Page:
Sunday, March 26, 2006

New Books About Climate Change

We have a number of new books about climate change. They make grim reading. The winds of change : climate, weather, and the destruction of civilizations by journalist Eugene Linden and The weather makers : how man is changing the climate and what it means for life on Earth by Australian mammalogist and paleontologist Tim Flannery are both readable. Both try to be as current as possible with research and events (both mention Hurricane Katrina, for example). The Flannery book has more in the way of references and other scholarly apparatus, and also has an action chart ('Check fuel efficiency next car = Up to 70% reduction in transport emissions').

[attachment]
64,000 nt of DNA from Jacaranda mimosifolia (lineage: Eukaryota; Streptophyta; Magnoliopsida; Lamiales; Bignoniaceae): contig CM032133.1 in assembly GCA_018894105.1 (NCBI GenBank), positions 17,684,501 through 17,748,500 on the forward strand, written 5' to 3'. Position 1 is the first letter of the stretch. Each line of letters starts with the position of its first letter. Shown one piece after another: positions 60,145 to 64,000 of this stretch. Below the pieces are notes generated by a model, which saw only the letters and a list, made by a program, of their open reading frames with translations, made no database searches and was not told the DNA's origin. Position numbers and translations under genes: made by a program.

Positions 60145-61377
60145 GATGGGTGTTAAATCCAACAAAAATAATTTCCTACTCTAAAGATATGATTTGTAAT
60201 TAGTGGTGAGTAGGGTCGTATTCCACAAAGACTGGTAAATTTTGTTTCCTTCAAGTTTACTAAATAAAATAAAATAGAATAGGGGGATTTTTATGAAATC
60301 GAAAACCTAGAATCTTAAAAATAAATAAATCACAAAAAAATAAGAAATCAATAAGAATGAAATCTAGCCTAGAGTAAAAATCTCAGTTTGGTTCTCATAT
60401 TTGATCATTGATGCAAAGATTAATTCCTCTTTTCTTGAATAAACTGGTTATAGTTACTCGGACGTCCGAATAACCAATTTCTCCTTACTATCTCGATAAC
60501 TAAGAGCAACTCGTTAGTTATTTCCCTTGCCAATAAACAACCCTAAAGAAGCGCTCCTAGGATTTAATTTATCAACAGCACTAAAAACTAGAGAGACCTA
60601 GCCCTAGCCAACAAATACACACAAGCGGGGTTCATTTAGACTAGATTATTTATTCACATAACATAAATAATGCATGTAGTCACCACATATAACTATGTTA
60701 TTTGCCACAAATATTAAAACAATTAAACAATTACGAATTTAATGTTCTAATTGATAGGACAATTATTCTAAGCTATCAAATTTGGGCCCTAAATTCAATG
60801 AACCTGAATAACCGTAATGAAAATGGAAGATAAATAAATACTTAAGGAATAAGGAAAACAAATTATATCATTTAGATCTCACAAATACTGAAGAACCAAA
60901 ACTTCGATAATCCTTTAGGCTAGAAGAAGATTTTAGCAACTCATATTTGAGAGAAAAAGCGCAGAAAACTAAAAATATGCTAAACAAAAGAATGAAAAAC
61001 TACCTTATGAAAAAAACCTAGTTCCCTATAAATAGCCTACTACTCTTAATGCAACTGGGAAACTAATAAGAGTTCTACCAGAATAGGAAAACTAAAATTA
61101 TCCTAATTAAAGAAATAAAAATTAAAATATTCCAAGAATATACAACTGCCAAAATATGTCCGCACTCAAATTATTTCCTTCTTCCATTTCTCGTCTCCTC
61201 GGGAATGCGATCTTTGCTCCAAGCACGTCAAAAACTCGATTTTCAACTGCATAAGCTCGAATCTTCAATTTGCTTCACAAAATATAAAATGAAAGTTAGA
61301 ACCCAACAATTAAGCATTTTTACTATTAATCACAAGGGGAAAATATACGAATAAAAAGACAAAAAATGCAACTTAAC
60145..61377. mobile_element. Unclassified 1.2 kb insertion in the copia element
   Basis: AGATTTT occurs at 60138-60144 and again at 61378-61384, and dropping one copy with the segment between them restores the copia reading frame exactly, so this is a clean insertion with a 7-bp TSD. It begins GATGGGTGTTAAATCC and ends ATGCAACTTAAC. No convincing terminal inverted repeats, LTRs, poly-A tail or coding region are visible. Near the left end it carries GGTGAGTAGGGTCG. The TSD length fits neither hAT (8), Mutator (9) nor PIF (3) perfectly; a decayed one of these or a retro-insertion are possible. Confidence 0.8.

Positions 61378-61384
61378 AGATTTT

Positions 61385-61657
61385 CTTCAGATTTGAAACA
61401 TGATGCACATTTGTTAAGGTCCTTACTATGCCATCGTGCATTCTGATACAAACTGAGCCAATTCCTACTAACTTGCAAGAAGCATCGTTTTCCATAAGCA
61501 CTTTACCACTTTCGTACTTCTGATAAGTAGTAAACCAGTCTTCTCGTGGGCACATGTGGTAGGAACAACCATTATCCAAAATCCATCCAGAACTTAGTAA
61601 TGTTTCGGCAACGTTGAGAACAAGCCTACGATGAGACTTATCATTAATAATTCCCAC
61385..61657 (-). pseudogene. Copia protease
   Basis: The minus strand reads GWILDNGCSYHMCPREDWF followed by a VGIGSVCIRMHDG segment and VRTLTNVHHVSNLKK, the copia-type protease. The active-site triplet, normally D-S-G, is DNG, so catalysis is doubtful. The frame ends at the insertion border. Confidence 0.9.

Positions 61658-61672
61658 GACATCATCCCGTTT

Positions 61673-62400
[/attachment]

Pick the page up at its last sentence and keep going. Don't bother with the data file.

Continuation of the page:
cover of bookcover of bookcover of bookcover of bookcover of book

Also there is Field notes from a catastrophe : man, nature, and climate change by Elizabeth Kolbert, based on her series of articles in the New Yorker; Thin ice : unlocking the secrets of climate in the world's highest mountains by Mark Bowen, a profile of climatologist Lonnie Thompson's studies of high mountain glaciers; and a section in the popular new book Why geography matters : three challenges facing America : climate change, the rise of China, and global terrorism by H. J. de Blij. These five titles are just some of the newest ones. If you are interested in pursuing the topic, you might try clicking a likely looking subject heading and then sorting with newest on top to see what you get.

There are a lot of news stories this week about melting ice, rising sea level, etc., mostly because of articles in in the March 24th Science Magazine; its cover story is "Climate Change: Breaking the Ice." The content doesn't appear to be available free online. Our copy of the print magazine should be along in a couple of days.

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